Watching my children start school this year was more emotional than it has ever been. Today was a day of “First Lasts” for me that really has me thinking about life, love and what really really matters. I am thankful to say that I have a high school senior in my home. My daughter Montana has begun the journey into complete independence.
Everyone is officially in school today and as I watch them all depart from the car one by one, each moving into the next year of their lives, I am so thankful that they are all a part of mine.
However, it has forced me to rethink my rushed way of moving through life and take time to contemplate what it is going to look like next, and how I want to handle the moments big and small. Sometimes I think we get so busy as moms, making sure the needs and schedules are met, jumping in and out of cars, kitchens, athletic events, concerts and such that we miss the mini moments that are precious. I have tried hard my whole life to soak everything in and yet I know there are times I have failed miserably.
Now, today, my daughter started her senior year. Every moment from now till graduation is a “First Last”, and I want them to last in my heart forever. Not so that I can hang on to her but so that I can let her go. As a parent, up to this point I have rarely contemplated letting go, but in reality we start letting go the minute God blesses us with their presence. I am praying everyday that God will allow me to do it with grace. That with all four of these precious gifts God has given me to raise I will give them the freedom to become all that He has for them.
Being a mother is the single most important opportunity I have been granted in my life. Of all the accomplishments I have been blessed with as an individual over the years, motherhood is number one. What I do with my children affects eternity on levels I am unable to comprehend, but I know that it is the most significant calling I will ever have.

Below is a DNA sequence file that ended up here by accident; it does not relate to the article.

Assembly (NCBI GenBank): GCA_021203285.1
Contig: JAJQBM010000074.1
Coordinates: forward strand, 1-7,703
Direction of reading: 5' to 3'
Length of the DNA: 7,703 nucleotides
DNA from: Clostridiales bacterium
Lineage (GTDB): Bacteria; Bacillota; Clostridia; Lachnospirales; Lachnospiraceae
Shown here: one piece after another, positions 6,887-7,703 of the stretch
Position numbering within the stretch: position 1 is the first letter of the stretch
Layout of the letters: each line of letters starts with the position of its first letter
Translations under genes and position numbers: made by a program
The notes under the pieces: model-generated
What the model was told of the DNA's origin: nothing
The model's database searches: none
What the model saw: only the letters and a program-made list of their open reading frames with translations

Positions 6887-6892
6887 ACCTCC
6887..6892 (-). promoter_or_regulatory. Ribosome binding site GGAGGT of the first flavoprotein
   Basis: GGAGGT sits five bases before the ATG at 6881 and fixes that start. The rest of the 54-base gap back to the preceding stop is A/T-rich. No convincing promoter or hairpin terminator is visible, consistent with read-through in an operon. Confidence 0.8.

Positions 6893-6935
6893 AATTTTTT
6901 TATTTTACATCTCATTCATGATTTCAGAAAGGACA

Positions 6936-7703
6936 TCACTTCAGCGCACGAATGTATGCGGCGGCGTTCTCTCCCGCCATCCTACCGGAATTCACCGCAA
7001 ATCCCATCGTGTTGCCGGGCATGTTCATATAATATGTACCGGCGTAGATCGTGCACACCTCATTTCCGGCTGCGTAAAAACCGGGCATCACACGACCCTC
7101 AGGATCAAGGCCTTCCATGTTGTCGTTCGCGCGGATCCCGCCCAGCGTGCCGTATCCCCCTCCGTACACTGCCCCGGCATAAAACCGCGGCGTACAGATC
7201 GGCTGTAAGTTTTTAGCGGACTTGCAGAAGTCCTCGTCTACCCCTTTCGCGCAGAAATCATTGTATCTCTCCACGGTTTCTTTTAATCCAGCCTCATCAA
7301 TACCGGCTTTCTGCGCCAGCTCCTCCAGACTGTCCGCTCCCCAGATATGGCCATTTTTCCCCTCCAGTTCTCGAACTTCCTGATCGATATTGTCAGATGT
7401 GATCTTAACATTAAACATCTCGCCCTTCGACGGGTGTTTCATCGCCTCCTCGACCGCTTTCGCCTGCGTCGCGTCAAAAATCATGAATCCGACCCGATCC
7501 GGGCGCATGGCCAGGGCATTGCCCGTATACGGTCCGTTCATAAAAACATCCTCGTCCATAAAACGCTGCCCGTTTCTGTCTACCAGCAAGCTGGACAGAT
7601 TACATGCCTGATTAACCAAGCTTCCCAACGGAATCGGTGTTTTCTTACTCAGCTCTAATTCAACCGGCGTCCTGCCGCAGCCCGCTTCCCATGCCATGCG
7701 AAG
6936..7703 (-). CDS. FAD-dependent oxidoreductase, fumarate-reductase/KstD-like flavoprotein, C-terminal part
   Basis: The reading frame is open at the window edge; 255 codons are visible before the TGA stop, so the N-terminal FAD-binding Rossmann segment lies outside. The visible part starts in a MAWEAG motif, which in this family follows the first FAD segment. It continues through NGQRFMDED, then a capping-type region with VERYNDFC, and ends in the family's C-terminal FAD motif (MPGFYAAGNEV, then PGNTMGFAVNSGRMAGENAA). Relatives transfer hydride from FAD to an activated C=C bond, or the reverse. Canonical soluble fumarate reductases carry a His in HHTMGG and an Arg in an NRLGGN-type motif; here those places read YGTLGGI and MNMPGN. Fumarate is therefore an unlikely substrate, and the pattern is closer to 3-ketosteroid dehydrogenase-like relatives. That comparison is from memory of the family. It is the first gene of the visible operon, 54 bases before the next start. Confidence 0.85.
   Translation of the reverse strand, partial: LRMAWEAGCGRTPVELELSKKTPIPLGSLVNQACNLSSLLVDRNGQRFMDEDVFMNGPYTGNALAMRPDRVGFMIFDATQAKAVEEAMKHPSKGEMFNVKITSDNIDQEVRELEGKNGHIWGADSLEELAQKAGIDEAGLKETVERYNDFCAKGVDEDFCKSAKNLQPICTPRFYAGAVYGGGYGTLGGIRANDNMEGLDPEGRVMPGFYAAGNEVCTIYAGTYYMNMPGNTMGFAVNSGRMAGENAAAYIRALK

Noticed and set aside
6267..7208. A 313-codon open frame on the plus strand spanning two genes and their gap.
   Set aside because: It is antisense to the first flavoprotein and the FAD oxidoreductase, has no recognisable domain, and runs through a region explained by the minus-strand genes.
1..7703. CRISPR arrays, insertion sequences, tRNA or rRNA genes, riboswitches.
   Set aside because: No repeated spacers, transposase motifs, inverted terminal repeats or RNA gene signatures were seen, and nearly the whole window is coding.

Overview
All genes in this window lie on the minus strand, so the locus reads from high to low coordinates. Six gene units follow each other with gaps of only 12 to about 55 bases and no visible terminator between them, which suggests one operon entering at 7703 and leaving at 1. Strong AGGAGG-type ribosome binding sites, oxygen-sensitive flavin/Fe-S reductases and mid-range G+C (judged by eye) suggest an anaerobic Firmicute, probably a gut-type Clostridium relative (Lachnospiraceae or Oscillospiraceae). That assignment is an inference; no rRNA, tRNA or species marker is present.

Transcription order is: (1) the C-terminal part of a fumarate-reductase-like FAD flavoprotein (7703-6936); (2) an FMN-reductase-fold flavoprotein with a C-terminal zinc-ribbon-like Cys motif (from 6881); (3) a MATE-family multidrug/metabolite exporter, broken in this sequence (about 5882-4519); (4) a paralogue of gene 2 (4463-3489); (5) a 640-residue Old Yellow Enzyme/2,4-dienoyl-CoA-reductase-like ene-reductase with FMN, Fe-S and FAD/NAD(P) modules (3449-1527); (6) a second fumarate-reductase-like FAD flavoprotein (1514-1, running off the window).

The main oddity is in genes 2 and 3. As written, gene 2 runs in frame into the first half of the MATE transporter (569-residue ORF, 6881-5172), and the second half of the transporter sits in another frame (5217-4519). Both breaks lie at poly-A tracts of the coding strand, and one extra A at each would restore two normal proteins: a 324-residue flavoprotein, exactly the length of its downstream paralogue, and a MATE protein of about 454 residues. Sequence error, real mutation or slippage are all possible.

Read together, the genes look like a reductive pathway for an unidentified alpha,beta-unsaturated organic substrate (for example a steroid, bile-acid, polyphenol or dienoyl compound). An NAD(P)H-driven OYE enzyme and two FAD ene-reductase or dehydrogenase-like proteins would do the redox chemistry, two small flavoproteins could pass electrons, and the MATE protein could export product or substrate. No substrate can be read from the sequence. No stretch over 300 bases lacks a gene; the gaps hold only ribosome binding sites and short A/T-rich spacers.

And so I encourage all mothers to celebrate the “First Lasts” that come your way. Relish those moments and tuck them away for safe keeping when time runs short. The best is yet to come.
When I married my “Man of the North” 19 years ago and became a part of a family farm, I realized very quickly that despite my education in agriculture and passion for the industry I had a lot to learn. Living on a working farm requires a level of commitment that I did not truly grasp until I was directly faced with it. I never looked back.
My son and his show bull.
That being said, I recognize that it takes a special kind of person to be a farmer and a special kind of person to be married to one as well. My role as the farmer’s wife is one I am proud of. I have embraced it to the fullest and have worked hard to foster the same work ethic and appreciation for the farm in my children as well. Statistically speaking, there are fewer children returning to the farm every year, which has resulted in less than 1.5% of our population, physically producing food here in the United States.
As I have watched my children grow and develop over the years, I have been hopeful that at least one would show desire to carry on the tradition and come back to the farm. My husband and I both believe it needs to be their choice, that God’s plan for them comes first and we have put our trust in Him to guide our children to their ultimate purpose. Of course we pray diligently for clarity in raising them, continually asking for wisdom and discernment, and last our prayer for the legacy of our farm is deeply seeded in our heart.
He is a cattleman at heart.
In the past year I have witnessed my oldest son Wyatt beginning to come of age. He is 14 and I am so thankful for his true love for the farm. He started driving farming equipment at age five, and spends every free hour of his life not committed to school or swimming, in his fathers back pocket learning and gleaning what he can so he can take over someday. I have the joy of watching the relationship between father and son grow deeper and deeper everyday and I am looking forward to the future.
Most of all, I am confident that Wyatt is answering his calling. He is most at peace when out on the farm working for the future of agriculture. And I know that our food supply is in good hands because my son loves what he is doing. He will be the fourth generation in his family to work the family farm. For that I am rule thankful.